US Navy Tube tester: Bad meter question

Discussion in '"Boat Anchor" & Classic Equipment' started by KN4SMF, May 28, 2021.

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  1. KN4SMF

    KN4SMF Ham Member QRZ Page

    I have consistently proven to myself that I can go into a weekend with 2 projects to finish, with a third lined up for another weekend soon. My rule is that 3 projects must be completed within a 2 month period before I buy or trade for any more. At Christmas, I intend to have 7 new pieces of vintage gear in proper correct working condition, and that those pieces must be dependably useful on an ongoing basis. That's the rule. Or out it goes to a better man that can do it.
    I have here my US Navy tube tester. I have determined the meter is bad. I want this thing working correctly, but don't have a clue as to where to procure a replacement meter or a meter movement to adapt in to the meter case. Milliamps, Microamps, or whatever. As I understand it, most meters will be one or the other. If anybody has a clue as to where to start, I would be grateful. the rest of the machine has a very strong "electronic smell" with a hint of a burned odor, but everything looks undamaged. As far as that goes, it looks like the typical capacitor and resistor job that all these old pieces of gear get in a proper refurbishment. Thank you.
     

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  2. W3SLK

    W3SLK Ham Member QRZ Page

    I would suggest possibly Fair Radio or Surplus Parts of Nebraska or maybe even Murphy out in CA. I think I would actually try to talk to the guy there at Fair Radio. They may not have something in their catalogue but might have something on the shelf.
     
  3. SM0AOM

    SM0AOM Ham Member QRZ Page

    Looking at the general arrangement of the meter capacity scales, I have reason to believe that the meter is a 50 or 100 microamperes full scale deflection moving-coil meter.

    This also comes out of the equivalent circuit of the TV-4 found on a British forum:

    upload_2021-5-28_10-11-50.png

    The meter is shunted by an 88 ohm resistor which implies that the meter is more sensitive that the usual 1 mA variant that usually has an internal resistance in the order of 80 ohms.

    However, the proper way to find out is to
    connect a multimeter to the circuit in place of the meter and then short the capacitor test leads together in the Cx10 test position.

    The multimeter should then indicate the full scale value of the meter.

    It must however first be determined if the rest of the circuit is intact so no short-circuits will damage the multimeter.

    73/
    Karl-Arne
    SM0AOM
     
  4. KE5MC

    KE5MC Premium Subscriber QRZ Page

    In the meter picture in the lower left corner of the glass I see the top of a line of print. I have seen that on other meters identifying their full scale deflection current. If that is what it is then it narrows the replacement field. If the meter is really bad, disassembly will have to happen when you find a replacement. If done now you might identify an internal mechanical issue you can fix depending on the symptoms you have to work with now.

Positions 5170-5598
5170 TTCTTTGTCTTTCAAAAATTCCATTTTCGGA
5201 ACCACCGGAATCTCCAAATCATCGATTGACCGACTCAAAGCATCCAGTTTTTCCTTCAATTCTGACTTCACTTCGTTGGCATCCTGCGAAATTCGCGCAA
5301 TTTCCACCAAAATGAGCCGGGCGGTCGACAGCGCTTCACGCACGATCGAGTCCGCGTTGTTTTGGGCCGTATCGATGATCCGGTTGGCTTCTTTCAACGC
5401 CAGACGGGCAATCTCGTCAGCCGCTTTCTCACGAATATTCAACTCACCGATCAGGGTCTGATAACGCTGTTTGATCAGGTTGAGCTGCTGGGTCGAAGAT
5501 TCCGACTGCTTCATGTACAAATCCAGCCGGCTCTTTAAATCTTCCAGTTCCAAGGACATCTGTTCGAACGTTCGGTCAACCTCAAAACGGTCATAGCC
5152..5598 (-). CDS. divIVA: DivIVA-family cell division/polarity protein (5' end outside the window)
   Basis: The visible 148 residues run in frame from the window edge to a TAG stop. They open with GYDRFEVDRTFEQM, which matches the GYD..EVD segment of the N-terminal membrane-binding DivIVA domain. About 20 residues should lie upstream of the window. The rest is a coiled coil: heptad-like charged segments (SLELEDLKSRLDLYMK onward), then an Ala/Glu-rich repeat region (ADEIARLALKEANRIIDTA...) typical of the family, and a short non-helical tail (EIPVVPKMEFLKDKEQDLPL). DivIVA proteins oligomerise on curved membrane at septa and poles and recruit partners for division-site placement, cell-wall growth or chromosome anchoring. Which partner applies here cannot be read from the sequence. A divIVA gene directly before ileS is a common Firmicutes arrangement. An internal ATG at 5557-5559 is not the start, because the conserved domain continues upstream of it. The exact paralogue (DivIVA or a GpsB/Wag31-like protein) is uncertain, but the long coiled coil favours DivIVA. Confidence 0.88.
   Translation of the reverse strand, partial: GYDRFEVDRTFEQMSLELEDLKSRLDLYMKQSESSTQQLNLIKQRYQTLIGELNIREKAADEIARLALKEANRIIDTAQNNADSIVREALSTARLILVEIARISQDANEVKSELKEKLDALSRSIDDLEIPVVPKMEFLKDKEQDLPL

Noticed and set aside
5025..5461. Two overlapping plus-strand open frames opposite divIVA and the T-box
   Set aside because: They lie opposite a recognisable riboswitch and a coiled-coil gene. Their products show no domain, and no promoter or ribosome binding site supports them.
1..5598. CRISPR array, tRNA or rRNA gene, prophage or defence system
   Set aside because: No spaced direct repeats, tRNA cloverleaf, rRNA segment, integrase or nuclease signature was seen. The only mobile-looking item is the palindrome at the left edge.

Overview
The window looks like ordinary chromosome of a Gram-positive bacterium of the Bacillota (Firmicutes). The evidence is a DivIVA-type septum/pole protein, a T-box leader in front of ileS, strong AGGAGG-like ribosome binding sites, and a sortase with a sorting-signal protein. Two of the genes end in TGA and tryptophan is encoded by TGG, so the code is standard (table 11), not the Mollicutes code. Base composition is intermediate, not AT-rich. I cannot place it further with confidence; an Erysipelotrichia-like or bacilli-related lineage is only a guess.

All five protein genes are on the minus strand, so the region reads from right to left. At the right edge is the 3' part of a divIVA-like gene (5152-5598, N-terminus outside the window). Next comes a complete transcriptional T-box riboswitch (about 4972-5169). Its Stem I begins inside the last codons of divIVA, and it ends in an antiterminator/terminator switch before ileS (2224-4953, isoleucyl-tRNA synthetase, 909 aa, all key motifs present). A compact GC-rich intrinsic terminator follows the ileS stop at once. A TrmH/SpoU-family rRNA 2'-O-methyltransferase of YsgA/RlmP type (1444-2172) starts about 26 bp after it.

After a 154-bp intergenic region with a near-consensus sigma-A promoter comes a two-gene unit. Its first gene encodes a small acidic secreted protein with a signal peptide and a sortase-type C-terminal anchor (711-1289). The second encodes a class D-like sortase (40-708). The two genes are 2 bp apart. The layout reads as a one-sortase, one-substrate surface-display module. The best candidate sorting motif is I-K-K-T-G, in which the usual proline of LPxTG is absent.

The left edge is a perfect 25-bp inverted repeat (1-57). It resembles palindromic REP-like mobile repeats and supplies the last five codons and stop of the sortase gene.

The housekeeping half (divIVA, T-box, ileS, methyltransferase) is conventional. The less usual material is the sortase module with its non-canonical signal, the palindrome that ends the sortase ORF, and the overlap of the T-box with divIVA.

I never ran across that test set in my seafaring days. I had access to a Hickok (?) tube tester with a 4 inch stack of plastic punch cards. Insert correct card, push test and done.
    Wish I could help with finding replacement. Look like an interesting piece of kit.
    Good Luck,
    73, Mike KE5MC
     
  5. KN4SMF

    KN4SMF Ham Member QRZ Page

    I'm a Hickok fan. Never heard of that tube tester. Wish I knew what it was so I could get a picture of it. Sounds neato. thanks.
     
  6. KN4SMF

    KN4SMF Ham Member QRZ Page

    That line of type in the corner you mention simply says "Model 685".
     
  7. KJ4YEV

    KJ4YEV Premium Subscriber QRZ Page

    It might be worth opening up the meter to check it's internals.

    If it's like Hickok testers, there is an internal series resistor that sometimes opens up. It's a precision wirewound, on a spool.

    I don't remember the resistance, but I fixed mine by using a series combination of three 2% resistors, which got me very close.
     
  8. KE5MC

    KE5MC Premium Subscriber QRZ Page

    Found link on ebay using the following search term.

    US Navy USM-118A Cardmatic Tube Tester
     
  9. KN4SMF

    KN4SMF Ham Member QRZ Page

    Pulling this project back up tho the work table and testing this meter movement once again, it definitely does not work. No reaction at all. And no change in the "shake test" by shorting the terminals. The meter is dead. What is this part in the photo? Could it be the culprit?
     

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  10. W9GB

    W9GB Ham Member QRZ Page

    It may be a calibration resistor, in series with the meter.

    Ron Taylor posted Weston TV-4/AU restoration questions on Antique Radios (July 2017)
    https://antiqueradios.com/forums/viewtopic.php?f=8&t=324638

    Service magazine, March 1941
    Weston 777 (design that TV-4/AU likely based upon) found on Pages 16, 22
    https://worldradiohistory.com/Archive-Service-Magazine/40s/Service-1941-03.pdf
    ==
    Ed Engelken (Arizona AM Net) pulled his TV-7A meter.
    The TV-7A meter was manufactured by the Roller-Smith Company of Bethelehm, PA.
    Both the full-scale sensitivity (200 microamps) and resistance (2365 ohms) were printed on the meter scale.

    ==
    Dieter Wächter (Germany) restored and repaired a TV-7 tube tester, photographing and describing every individual restoration step — even rebuilding the meter.
    This web page is for private, non-commercial usage.
    http://www.jogis-roehrenbude.de/Roe...uefer/TV-7-Restauration/TV-7-Restauration.htm
    Likely beyond the patience or skill set of many — it does demonstrate what is possible.
     
    Last edited: Jun 14, 2021
    KD0CAC likes this.

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